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For questions related to policies (as defined in reinforcement learning or other AI sub-fields).

2
votes
So, here's is the question: Is it true that a non-stationary policy must satisfy this condition? $$ \forall i, j \in \mathbb{N}, s \in S, \pi (i, s) = \pi(j, s) $$ With your custom notation …
answered Feb 23 '19 by Dennis Soemers
2
votes
Both of those policies are optimal, both reach the goal state in two steps and receive a return of $\gamma \times 1 = 0.9$, but they are clearly different policies, they choose different actions in for … Note that my language was slightly informal above when talking about "policies for the starting state". …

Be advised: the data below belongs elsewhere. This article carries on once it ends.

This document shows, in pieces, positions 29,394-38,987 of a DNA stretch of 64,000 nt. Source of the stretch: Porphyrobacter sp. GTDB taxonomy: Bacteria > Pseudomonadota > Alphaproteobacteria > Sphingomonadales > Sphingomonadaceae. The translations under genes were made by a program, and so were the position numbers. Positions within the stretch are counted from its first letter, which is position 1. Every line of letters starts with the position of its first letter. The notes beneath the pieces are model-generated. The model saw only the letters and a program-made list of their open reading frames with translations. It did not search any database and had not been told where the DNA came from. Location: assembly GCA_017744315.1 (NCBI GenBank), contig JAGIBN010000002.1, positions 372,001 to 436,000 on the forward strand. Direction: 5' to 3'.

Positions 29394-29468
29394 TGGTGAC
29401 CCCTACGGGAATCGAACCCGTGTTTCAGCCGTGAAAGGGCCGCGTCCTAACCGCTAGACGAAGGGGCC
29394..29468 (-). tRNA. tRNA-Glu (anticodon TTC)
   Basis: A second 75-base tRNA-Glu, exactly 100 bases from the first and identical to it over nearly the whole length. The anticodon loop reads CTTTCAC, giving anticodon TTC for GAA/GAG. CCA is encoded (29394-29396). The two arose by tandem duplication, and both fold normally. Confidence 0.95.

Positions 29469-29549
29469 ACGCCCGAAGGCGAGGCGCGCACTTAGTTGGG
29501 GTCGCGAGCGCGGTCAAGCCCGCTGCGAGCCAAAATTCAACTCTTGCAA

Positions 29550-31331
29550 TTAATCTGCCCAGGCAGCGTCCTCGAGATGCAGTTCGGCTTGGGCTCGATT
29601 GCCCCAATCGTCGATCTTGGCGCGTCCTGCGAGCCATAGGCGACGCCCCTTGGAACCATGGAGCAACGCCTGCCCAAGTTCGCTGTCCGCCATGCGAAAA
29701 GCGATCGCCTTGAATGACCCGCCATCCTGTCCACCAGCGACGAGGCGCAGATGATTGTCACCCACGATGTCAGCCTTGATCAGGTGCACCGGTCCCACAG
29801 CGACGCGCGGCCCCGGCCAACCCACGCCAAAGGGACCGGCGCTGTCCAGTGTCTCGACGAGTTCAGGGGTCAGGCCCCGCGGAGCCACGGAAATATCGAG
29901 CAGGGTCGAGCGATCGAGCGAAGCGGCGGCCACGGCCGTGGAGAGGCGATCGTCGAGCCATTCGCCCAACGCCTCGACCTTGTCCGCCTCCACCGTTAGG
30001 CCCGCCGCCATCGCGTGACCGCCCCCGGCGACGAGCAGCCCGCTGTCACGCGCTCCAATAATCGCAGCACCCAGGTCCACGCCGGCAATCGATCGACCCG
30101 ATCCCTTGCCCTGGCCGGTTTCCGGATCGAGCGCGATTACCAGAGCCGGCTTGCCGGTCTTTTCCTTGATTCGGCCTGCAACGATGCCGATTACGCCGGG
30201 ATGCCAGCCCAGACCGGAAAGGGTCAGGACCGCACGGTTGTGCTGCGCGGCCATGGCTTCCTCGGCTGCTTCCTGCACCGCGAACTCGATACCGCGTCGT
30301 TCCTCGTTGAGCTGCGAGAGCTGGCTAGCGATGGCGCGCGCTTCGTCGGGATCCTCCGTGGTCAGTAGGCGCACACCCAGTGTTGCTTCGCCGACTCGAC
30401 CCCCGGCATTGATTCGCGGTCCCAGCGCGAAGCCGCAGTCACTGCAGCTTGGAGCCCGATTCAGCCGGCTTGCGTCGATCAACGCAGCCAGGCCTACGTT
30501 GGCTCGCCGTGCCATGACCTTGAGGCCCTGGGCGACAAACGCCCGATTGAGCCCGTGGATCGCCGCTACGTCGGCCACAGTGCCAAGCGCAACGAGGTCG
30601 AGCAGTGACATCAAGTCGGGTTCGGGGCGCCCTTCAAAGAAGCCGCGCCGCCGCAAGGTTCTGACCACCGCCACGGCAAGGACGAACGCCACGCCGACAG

answered Aug 20 '18 by Dennis Soemers
2
votes
And if I then have multiple different MDPs, all without any policies or anything like that, I could compare them based on those properties. … On the other hand, it can also be interesting sometimes to study multiple different policies all for the same MDP. …
answered May 24 '20 by Dennis Soemers
12
votes
Here is the gradient that they are discussing in the video: $$\nabla_{\theta} J(\theta) \approx \frac{1}{N} \sum_{i=1}^N \left( \sum_{t=1}^T \nabla_{\theta} \log \pi_{\theta} (\mathbf{a}_{i, t} \vert …
answered Sep 6 '18 by Dennis Soemers
4
votes
That would only be equivalent to a mapping from states to actions for deterministic policies, not for stochastic policies. … Assuming that our agent has access to (estimates of) value functions $Q(s, a)$ for state-action pairs, the greedy and $\epsilon$-greedy policies can be described in precisely the same way. …
answered Feb 10 '19 by Dennis Soemers